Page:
Of course, I am sure a good old fashioned weather radio will do just fine. But, I bet that we can get a little more technical in this day and age.
The first thing you want to do is connect with your National Weather Service for breaking news alerts to come to your email, Facebook or Twitter.
To start, you need to find the branch of National Weather Service for your area. The easiest way to find that out-go to the NOAA Website and enter your zip code, in the left hand corner in blue will tell you what is your nearest NWS branch. (see below) On the website you can then sign up for weather alerts-but you can also find their page and handle on Facebook and Twitter in order to get the information the best way that is most convenient for you.
If you are looking to incorporate your smartphone, your Ipad or social media for your weather, I have some suggestions:
Obviously, The Weather Channel (Weather.com) does a stand-up job on the social media front. They have a facebook, a twitter page and an app. But the newest thing that puts them miles away from their competition is The Weather Channel Social. This is the holy grail of weather and social media. It has everything you could ever ask for to be completely connected to the weather in your area. You put in your zip code and it connects you to what people are saying about the weather in your area, local flight information, etc. Sure that radar picture is really
The Weather Channel app is free and king in its field. They do an excellent job connecting to its listener and getting them the most accurate information in a really easy way to understand. It is so cool to my nerdy butt self that something so mundane as the weather is marketed so attractively. It has made me fall in love with The Weather Channel brand.
Christian Science Monitor has some apps they suggest for Hurricane Tracking:
The Hurricane HD app is equipped with "video updates for storms currently underway or forming," notes ABC News. It covers hurricanes all over the world. The app costs $2.99.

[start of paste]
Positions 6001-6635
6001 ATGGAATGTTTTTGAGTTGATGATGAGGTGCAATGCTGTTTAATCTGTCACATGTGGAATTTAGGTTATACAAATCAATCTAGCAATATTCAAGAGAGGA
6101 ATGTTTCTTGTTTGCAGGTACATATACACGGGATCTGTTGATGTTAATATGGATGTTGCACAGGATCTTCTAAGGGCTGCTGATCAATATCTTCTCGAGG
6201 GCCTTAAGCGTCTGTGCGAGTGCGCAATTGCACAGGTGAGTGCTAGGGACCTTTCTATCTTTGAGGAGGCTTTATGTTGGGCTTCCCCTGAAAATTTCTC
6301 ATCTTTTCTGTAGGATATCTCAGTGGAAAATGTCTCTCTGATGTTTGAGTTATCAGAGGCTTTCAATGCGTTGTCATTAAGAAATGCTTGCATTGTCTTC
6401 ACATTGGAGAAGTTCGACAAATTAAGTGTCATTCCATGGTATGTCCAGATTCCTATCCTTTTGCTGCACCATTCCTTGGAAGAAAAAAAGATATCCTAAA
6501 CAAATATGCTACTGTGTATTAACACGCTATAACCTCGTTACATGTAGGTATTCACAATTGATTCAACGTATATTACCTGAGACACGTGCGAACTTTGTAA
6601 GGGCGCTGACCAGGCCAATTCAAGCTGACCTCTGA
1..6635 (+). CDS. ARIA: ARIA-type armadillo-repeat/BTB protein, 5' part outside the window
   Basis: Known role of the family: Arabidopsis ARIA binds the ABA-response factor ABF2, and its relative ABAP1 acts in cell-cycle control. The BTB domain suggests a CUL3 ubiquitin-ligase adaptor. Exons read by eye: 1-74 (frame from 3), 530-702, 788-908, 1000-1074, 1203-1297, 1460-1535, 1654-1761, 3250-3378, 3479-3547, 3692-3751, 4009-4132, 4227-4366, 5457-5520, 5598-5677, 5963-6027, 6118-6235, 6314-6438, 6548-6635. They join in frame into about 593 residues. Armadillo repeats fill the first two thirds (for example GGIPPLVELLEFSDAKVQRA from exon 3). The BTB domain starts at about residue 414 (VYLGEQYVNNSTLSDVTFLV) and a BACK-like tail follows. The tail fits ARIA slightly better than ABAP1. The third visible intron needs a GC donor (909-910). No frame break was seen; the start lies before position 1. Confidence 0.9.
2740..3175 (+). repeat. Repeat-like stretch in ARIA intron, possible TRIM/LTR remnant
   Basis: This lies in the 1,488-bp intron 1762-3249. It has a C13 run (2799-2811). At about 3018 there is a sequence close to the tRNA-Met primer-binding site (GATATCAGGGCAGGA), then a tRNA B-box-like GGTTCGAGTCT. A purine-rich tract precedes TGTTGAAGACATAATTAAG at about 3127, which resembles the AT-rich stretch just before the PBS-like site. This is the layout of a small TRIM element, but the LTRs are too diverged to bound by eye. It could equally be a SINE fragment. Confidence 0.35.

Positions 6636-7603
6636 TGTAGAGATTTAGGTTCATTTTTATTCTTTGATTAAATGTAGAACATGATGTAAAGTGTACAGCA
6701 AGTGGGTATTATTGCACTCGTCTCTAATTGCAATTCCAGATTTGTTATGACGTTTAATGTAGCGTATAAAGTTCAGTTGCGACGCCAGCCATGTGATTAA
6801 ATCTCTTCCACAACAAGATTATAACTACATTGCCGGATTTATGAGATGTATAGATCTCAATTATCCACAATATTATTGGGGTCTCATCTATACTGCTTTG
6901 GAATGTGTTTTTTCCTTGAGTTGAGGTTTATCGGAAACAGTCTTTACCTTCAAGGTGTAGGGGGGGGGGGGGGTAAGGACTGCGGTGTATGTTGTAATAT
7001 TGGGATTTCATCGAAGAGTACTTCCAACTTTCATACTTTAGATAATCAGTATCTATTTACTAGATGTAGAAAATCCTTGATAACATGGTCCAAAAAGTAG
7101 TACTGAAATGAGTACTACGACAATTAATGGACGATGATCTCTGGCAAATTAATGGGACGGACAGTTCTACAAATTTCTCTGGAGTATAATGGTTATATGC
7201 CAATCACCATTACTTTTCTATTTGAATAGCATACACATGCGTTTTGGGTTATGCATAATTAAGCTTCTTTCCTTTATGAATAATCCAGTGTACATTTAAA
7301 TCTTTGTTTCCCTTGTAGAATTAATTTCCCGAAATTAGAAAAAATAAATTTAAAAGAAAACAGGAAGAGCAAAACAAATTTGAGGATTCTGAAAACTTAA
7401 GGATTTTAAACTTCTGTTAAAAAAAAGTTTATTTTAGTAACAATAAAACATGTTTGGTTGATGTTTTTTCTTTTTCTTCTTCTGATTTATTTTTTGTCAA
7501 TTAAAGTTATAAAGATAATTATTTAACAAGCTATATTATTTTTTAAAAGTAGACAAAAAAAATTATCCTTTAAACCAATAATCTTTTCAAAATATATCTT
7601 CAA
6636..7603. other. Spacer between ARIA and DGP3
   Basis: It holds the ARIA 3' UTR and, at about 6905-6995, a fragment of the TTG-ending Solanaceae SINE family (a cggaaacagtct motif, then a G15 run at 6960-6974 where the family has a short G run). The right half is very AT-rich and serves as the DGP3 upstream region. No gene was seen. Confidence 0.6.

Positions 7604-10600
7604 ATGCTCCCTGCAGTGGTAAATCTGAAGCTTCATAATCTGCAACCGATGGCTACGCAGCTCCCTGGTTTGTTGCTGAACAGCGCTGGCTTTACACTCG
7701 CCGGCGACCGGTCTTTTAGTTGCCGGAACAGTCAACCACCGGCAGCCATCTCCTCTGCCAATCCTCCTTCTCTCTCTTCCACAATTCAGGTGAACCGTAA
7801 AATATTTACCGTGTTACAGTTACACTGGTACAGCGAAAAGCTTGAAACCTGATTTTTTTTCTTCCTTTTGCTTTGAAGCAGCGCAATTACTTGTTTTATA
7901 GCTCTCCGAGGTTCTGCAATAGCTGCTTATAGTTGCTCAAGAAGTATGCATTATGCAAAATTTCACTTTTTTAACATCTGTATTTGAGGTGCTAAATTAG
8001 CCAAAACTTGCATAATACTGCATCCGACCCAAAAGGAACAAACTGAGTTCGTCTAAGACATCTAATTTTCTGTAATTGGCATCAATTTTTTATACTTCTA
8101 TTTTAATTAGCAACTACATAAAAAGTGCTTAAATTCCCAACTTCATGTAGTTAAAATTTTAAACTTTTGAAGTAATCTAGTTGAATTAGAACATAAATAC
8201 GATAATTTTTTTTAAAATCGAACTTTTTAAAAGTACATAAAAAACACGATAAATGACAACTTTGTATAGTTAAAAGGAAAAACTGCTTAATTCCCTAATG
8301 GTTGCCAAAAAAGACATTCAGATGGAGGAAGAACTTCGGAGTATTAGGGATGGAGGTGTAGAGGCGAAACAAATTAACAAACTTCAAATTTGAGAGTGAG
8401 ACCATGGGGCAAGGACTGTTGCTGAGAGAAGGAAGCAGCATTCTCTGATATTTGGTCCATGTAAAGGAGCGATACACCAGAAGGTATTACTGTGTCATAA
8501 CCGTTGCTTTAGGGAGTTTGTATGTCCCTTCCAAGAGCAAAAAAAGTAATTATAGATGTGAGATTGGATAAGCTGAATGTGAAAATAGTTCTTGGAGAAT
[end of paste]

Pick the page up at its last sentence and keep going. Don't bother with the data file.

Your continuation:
The iMap Weather Radio app draws on your phone or tablet's GPS and alerts users if they enter an area "where a watch/warning is subsequently issued," among other things. The app costs $9.99. As advertised, this is a radio app. While some users swear by its voice and text alerts, one user says the updates arrive about 30 minutes after the National Weather Service issues a warning: "It once 'alerted' me of a tornado warning after the storms had cleared out." He recommends a NOAA all hazards weather radio (or see the American Red Cross radio below) for faster alerts.
You can also get free weather reports and alerts on your phone or computer by following certain Twitter sites such as: The Weather Channel's twitter feed @weatherchannel
or MyWeather.com tweets: @MyWeather,
or Accu Weather's @breakingweather
You could do a search for "name of hurricane" on your Twitter account and get all of the above in one feed. Also, don't forget to follow your favorite local meteorologist on Twitter-like mine: WESH's @TonyJMainolfi
As much as I love Al Roker or Jim Cantore (who my best friend thought it was a good idea in 2004 to leave my evacuation packing to go a couple of blocks down the road to meet him....true story)-these are a couple of ideas to bring out the meteorologist in all of us.